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Entries from May 3, 2009 - May 9, 2009

Sniff Sniff | You know how this will all end, right?

I hate myself for liking Boonen. No, loving Boonen. I'm a tank like him (6'2" 180) and always empathize with the big men who have to suffer like pigs when the terra firma tilts up and the waif's float away. God help them when the land flattens out again...

Anyways, oops, he did it again. The boy's definitely got a problem. This is not recreational use (WTF does that mean anyways) in my opinion and the fact he's turning to blow again...after what all thought was a rad and remarkable step back up to the peloton's 'top step' after his Roubaix win this year and with it erasing all that bad in his past from his first cocaine bust...

So how's it going to end?

It's all going to end up on Belgian reality TV. Probably right after Wellens and Me re runs or that crappy show about the Planckaerts. I can see it now: It'll be about a struggling Boonen, all bloated, working in a factory being managed by Ludo Dierckxsens, as he tells tales about depression and pressure and....(insert the 'where are they now?' TV show play book from VH1 here).

Pressure? Try growing a family, Boonen. Get laid off and push hard to continue supporting your family. Try maintaining some self respect and salvage the respect little kids have for you in Belgium while they read your own comic book.

Hit the buy now button folks...

Edge Composites XC Carbon 29’er Wheels | Plus 5 Questions with Jason Sager!

So I teased a few days ago on Twitter about a set of carbon bling that my main man Jason Sager swung by Boulder for me to test out. Since then, and nearly 200 miles later I have become obsessed with them…

The Edge Composites Carbon XC 29’er wheels!

First some background. For those of you that do not know him, Jason was one of the initial cyclo-bloggers using the primitive social interweb tools available in the day to talk about his antics….but mostly using his words; use pictures as the new words. Visit his Flickr account and you’ll see what I mean. My man snaps pics prolifically. Anyways, his blog I often credit for inspiring me to start my own and we started an ‘internet dating relationship’ over the years commenting back and forth on blogs, sharing emails and thoughts, etc. His diatribes of professional racing life were and still are downright entertaining and we all got to witness him pursue his career as a bike racer, become a new daddy and as of late, take on some new and extremely exciting career responsibilities. More on that in a moment.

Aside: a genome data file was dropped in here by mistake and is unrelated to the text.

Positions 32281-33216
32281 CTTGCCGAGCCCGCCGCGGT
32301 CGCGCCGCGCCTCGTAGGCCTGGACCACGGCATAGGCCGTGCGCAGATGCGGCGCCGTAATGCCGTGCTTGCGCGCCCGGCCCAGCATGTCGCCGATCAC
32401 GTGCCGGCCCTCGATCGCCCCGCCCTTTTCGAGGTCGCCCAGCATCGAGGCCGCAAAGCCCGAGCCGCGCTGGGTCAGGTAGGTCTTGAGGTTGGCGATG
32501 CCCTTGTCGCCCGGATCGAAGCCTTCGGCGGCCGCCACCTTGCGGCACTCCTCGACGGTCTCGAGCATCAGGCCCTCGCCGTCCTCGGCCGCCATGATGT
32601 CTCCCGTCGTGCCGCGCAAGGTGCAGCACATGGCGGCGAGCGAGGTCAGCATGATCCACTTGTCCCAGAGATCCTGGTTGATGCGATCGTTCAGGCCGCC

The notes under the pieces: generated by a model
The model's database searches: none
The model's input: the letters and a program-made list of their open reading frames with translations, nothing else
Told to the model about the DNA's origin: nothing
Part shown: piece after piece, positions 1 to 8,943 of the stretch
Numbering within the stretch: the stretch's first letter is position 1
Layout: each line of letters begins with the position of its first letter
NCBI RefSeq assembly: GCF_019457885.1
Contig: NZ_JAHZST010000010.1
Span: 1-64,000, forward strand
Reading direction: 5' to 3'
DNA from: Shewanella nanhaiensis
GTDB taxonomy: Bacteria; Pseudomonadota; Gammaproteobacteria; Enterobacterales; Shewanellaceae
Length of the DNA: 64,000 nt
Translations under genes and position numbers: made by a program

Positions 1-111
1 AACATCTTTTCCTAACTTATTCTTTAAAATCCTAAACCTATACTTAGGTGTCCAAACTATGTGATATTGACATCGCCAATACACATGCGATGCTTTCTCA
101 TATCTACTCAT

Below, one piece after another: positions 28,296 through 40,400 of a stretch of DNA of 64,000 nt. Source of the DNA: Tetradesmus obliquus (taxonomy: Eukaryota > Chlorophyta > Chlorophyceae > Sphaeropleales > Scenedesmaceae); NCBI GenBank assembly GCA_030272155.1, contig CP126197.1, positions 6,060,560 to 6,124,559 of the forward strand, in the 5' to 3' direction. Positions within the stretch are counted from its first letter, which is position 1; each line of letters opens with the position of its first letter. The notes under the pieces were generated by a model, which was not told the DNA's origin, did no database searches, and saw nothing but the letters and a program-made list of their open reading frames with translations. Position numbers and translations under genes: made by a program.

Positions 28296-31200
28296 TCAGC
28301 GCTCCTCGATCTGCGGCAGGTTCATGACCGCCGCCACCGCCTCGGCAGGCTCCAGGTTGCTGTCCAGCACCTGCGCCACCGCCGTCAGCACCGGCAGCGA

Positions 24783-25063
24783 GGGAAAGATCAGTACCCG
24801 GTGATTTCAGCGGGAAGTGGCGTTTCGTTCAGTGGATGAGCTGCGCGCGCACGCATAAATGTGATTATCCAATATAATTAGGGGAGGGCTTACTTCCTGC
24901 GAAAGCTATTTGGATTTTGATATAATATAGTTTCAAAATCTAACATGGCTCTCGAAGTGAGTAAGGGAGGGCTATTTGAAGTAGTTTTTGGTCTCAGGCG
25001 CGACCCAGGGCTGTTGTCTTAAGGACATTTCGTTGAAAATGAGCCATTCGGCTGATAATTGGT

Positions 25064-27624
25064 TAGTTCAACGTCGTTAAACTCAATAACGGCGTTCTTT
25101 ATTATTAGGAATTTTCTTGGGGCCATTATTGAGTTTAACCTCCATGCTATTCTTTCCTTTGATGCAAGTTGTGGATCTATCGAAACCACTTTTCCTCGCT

So, I thought the best way to cover the review of the Edge Composites wheels I am testing in addition to a little more knowledge about Mr. Sager would be to do it in a ‘5 Questions with’ format as I’ve done in the past.

So first, let’s learn a little about Mr. Sager, his new role at Edge and our common stance on Ankle Panty Socks and our attempt to save Todd Wells from wearing them.

Click to read more ...

Sidi Dragon SRS | Take 'em apart and re-assemble 'em. 

So, you all know I lust Sidi's and for nearly a decade, I've had virtually zero issues with them....save a buckle I broke after a yard sale crash some years ago which I replaced super easily with a buckle from an older pair (although parts are REALLY easy to get at most shops).

What makes Sidis...and the Dragon SRS in particular...so compelling is how they have been built entirely on a modular 'platform'. Last night at the New Belgium Brewery Short Track event as an example, I noticed my cleat felt a bit loose. Not enough to panic, but noticeable. This morning I investigated and low and behold, my second issue in a decade with Sidis (not a bad track record): A cracked 'base' plate...which is the internally housed mounting plate where the screws of the cleat thread into the shoe. I panicked and thought initially: holy crap: how am I going to get this thing fixed? Then I remembered: Sidi's come apart!...

I first took all the components of the sole of the shoe off. And by the way, all these are replaceable so when you wear out the sole components as an example, you can replace 'em easily. eBay has a zillion vendors selling them. Everything from ratchet straps, soles, mid sole grip pads...EVERYTHING is replaceable.

But as I dug in to try and get that base plate out I discovered...d'oh!: The carbon fiber stiffening plate when peeled away actually doesn't release or give access to the plate! Panic again. (In the picture below, I've already extracted the base plate...and it is located where you see the two parallel access holes in the ball of my foot...directly where you mount the cleat)